I did a lot of layering with blues and greens to break up the black a bit. Trust me when I say the photos don't do this justice. The colors are much more subtle in person. The flash just does horrible things! The distressing to highlight the colors are also much milder. 


The two smaller drawers got lined with this cool decorative wrap paper that I found online.  
Overall, I love this paint! This piece got two coats with sanding in between and a wax finish. 
 I know, I know.  That leg looks a little askew. Sigh. It must have gotten moved while drying. 




Linking up at my fave parties!! :



Kammys Korner - Trash to Treasure Tuesdays
Domestically Speaking - The Power of Paint Party
                                Stacey Embracing Change - Thursday 
                         Miss Mustardseed - Furniture Feature Friday
Funky Junk Interiors - Saturday Night Special
A Stroll Thru Life - Inspire Me Tuesday

Monday, July 21, 2014

Building a Platform Bed to go with a Bedroom Re-Do!!

It seems like it's been ages since I've worked on anything! I have a really good excuse,,,,Pertussis!!
Yep. Good old whooping cough. Who in the heck gets whooping cough now-a-days??! Um, me?
Let me just say, get your vaccines!! You DO NOT want to get this. I won't go into details (google it) However,  I will say gasping for air every morning upon waking for weeks on end is not a good time. 
                     Anyway,,,,,I was in the middle of my sons room re-do when it hit.
Here's what was in the works,,,,,, I wanted to redo my sons room my acid staining the concrete slab (no more carpet in there!) and building him a platform bed that resembles this:       

I decided to use solid walnut and a walnut plywood (for the base).  For a headboard, I thought I would do one of those artsy pieces where you cut pieces of wood of different sizes 
and lay them out on a board. 
Something like this:
Here is the bed-making pics.  We just started with some measurements and built as we went. 
                         This is the walnut ply (used 1 4X8 sheet) that was Kreg-Jigged together.
 This is the solid walnut that will be attached to the top as a cantilevered edging
 OMG,,,,,we had to drag the mattress out in the garage to make sure we had the measurements right!!  Good thing it fit because we did this AFTER the Kreg Jig part!! DOH!!
  
All the supports are done and edging is on.  I bet you're wondering how in the heck are you going to move that into his room.  
Uh-huh. That's what I kept saying. He said, "it will fit. don't worry".
(you can guess what this is leading to.....)
 I did the majority of the sanding at this point. The whole thing took about an hour. 
 I pre-conditioned the wood and applied a few coats of Espresso/Dark Walnut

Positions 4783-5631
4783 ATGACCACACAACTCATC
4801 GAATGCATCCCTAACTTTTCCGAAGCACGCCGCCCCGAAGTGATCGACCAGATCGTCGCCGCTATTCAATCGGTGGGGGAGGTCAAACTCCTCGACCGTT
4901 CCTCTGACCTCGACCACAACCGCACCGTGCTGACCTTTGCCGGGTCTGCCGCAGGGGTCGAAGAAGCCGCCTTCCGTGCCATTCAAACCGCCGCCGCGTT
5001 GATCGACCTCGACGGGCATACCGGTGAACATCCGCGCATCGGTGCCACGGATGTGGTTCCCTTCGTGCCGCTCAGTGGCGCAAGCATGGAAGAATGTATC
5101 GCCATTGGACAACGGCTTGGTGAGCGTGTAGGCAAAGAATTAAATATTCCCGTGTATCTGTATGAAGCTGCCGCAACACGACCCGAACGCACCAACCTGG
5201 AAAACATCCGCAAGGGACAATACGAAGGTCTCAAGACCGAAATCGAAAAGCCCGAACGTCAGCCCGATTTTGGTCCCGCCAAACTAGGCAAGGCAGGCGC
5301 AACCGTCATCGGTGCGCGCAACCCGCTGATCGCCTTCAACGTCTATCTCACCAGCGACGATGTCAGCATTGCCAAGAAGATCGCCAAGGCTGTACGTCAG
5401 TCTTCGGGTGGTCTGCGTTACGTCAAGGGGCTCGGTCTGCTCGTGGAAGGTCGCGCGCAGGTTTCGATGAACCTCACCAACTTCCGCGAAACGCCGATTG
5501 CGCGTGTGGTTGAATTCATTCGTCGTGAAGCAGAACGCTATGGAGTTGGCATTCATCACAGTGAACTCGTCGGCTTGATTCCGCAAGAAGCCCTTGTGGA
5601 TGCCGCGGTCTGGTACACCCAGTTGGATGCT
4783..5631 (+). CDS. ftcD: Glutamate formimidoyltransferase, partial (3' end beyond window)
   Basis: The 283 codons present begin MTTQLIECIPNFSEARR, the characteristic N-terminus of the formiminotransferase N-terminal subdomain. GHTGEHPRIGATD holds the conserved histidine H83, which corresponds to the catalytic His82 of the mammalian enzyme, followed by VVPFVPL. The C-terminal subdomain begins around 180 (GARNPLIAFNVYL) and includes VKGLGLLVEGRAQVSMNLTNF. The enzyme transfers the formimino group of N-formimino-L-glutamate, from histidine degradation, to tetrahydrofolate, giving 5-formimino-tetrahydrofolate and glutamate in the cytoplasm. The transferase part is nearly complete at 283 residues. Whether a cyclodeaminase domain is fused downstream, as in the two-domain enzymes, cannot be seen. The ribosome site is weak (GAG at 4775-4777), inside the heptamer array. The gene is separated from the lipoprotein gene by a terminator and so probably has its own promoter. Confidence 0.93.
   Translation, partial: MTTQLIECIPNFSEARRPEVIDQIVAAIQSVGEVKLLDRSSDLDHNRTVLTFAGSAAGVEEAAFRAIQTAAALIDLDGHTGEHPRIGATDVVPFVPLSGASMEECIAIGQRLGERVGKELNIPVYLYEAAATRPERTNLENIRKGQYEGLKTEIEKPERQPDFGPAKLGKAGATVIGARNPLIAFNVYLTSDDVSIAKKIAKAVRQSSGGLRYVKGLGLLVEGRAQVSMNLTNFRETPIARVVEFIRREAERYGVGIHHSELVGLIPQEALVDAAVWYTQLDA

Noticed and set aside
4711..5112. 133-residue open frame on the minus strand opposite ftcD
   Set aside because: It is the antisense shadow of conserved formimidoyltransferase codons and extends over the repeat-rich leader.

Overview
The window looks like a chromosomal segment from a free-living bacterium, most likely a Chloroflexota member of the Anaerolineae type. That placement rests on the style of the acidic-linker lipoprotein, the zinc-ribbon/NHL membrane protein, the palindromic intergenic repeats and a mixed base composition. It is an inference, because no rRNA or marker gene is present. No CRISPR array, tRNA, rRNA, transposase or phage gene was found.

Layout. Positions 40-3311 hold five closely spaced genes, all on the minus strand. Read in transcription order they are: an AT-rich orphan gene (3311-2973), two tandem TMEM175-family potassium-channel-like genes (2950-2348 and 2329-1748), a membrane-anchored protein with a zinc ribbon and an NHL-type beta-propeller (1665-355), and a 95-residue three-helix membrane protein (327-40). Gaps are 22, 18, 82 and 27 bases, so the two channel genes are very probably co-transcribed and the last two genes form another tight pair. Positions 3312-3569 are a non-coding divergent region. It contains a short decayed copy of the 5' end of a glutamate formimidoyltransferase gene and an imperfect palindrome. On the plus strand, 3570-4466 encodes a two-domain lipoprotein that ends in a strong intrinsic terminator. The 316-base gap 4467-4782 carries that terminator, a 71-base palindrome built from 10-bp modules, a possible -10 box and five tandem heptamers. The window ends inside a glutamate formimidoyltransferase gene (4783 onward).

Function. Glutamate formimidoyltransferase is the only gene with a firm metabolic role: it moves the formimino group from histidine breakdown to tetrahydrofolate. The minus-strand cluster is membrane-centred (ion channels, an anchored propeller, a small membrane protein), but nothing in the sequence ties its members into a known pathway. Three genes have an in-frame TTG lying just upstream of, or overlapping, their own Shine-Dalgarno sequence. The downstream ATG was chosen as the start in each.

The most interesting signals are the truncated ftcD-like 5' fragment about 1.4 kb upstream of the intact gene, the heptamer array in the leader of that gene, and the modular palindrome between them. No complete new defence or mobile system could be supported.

I just love working with walnut. It's gorge! However, I wasn't real thrilled with the ply used on the base. After I applied the stain, I saw a few spots that I messed up with the sander. Also, you can see some of the dark spots and spots that didn't take the stain well. That's from over zealous sanding. Another disadvantage using ply, the ends. They look icky. Something has to go over those edges. 

Since it's not fully completed, here is a quick peek of the bed in the room. 
OH,,,yeah, about the trek of getting this from the garage into the room,,,,,Lets just say we had to go around the driveway, through the front door and out the fresh doors to the backyard, over the bridge of the koi pond, through the double doors into the master bedroom which
 happens to be a straight shot to the sons bedroom!  
Piece of cake!
 Oh, did I mention how heavy solid wood is????
Hmmmm??? Mkay, thanks.


So here is the 6' long board where all those 1" Jenga-like pieces are getting glued to. 
Yes why thank-you. I did rip every single one of these. First into 1" long pieces
and then cut into individual sizes. 
               Since I had to stain the sides and ends, I stained after I did all the cutting. 
 I decided to throw in some turquoise pieces since that's the color of his concrete floor.
Here's where I'm at today. Gets a little dicey with the measuring at the end. I'll write up a whole other post when this baby is done. If I ever get back my energy.......


Here's the room getting a skim coat of concrete over the existing slab
 After applying the turquoise stain...

Still have a bit to finish putting in the baseboards.  I redid this mid century credenza for him to use as a media center/storage. First time I used milk paint on one of these. This piece took forever to do because of the two-tone stuff.  This is a Broyhill Sculptra.
 I redid the walnut on the top and drawers and the rest was milk paint. Which, by the way, I will never use again on one of these pieces. I don't think MCM should get the chippy look so I used the bonding agent. It was just a ton of work. 
Next time I will try to replicate this color in regular paint. 
This is the only reason I used it. 
The other side of the room is where the bed is. I will post pics when I'm done 
with the whole shebang!!